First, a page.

Landlords require credit reports from tenants because it helps paint a picture of whether or not the tenant will be financially responsible for the lease. For the duration of the lease, the renter will owe you a monthly rent payment, and all landlords should require credit reports. Credit reports provide landlords with an unedited view as to how tenants have handled their financial obligations in the past, and, therefore, should be able in the future.
Credit reports, however, can be confusing, and contain so much information that it can be overwhelming. If you need some assistance on how to read such a report, you’re in luck. Here, we’ve cut out the extraneous information to (hopefully) make the interpretation of your applicant’s credit report as simple as possible.
The Credit Overview
A credit overview is the first bit of information you should go over when screening tenants, but it is not the most in-depth part of the report. The outline consists of excellent summary of any debts and credit lines you applicant may have, and will also list their credit score. The overview does exactly what the name entails: it provides an overview of total existing debt, plus the percentage of available credit the applicant is currently using.
The summary is similar to the overview, however, this is where you’ll find a breakdown of your applicant’s total monthly payments and total debt. Having this information will help you know for sure how much your tenant already pays on other debts each month. Therefore, this can tell you if your tenant will have enough income to comfortably cover rent. Also listed is the applicant’s total debt ratio, which varies widely by situation. For instance, there may be some applicants who have a large total debt, but in the case of student loans, the amount could be considered “good debt.”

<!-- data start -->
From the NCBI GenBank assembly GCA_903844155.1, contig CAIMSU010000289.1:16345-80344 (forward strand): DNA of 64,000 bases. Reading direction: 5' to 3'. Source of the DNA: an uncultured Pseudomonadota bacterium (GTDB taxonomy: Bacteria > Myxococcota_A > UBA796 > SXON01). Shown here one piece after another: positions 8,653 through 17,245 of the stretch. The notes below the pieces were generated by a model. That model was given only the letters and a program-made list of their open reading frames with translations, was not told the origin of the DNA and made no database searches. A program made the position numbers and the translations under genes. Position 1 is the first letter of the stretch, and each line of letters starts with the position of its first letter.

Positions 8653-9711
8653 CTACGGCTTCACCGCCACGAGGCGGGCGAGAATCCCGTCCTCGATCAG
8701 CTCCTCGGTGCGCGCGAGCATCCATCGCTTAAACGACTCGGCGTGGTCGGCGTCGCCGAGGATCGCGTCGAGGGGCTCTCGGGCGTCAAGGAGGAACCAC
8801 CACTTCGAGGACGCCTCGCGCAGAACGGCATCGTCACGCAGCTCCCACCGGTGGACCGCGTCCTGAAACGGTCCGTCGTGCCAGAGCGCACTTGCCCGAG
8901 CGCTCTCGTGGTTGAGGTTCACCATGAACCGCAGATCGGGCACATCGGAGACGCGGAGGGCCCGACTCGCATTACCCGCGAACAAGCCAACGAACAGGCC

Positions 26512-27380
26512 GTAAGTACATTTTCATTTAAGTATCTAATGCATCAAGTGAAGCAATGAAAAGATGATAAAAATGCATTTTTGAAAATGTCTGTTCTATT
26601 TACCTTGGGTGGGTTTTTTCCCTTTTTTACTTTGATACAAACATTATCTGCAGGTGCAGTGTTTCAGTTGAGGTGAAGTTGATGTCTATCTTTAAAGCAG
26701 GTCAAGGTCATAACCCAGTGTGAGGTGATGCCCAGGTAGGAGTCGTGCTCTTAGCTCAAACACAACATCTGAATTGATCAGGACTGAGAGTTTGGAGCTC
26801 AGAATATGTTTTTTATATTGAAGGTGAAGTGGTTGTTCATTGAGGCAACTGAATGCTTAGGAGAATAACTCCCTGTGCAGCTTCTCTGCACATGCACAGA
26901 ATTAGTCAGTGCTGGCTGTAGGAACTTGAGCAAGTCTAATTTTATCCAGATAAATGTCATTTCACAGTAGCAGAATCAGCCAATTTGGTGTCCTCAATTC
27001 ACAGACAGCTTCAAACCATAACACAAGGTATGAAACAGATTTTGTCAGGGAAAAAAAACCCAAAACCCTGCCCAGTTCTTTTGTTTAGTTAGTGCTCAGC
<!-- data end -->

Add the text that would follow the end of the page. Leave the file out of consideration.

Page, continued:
In this section is a listing of your applicant’s overall payment history. This will tell you when the candidate last made a late payment, or if they have any accounts currently in collections. This information is vital when it comes to a tenant screening, as it gives an excellent indication of the applicant’s likelihood to pay their rent on time every month.
The account history is a comprehensive display of your applicant’s account history, and provides an opportunity to view up to 25 months of payment history for each account. Take time to make note of payments that have been consistently made on time, as this can show how the applicant is accountable for their financial obligations. Additionally, a list of factors that could have lowered the credit score of your applicant will be listed. Things like this, of course, are left to your discretion as to whether you think the applicant could have just hit a rough-patch in their life that affected their credit, or they are financially irresponsible.
Still need more information?
We know there’s a lot involved with becoming a landlord, and protecting your investment is, first and foremost, a priority. At Sherman Bridge University you can find a comprehensive guide of all the ins-and-outs of being a landlord, learn how to calculate your own credit score, cash flow, and more.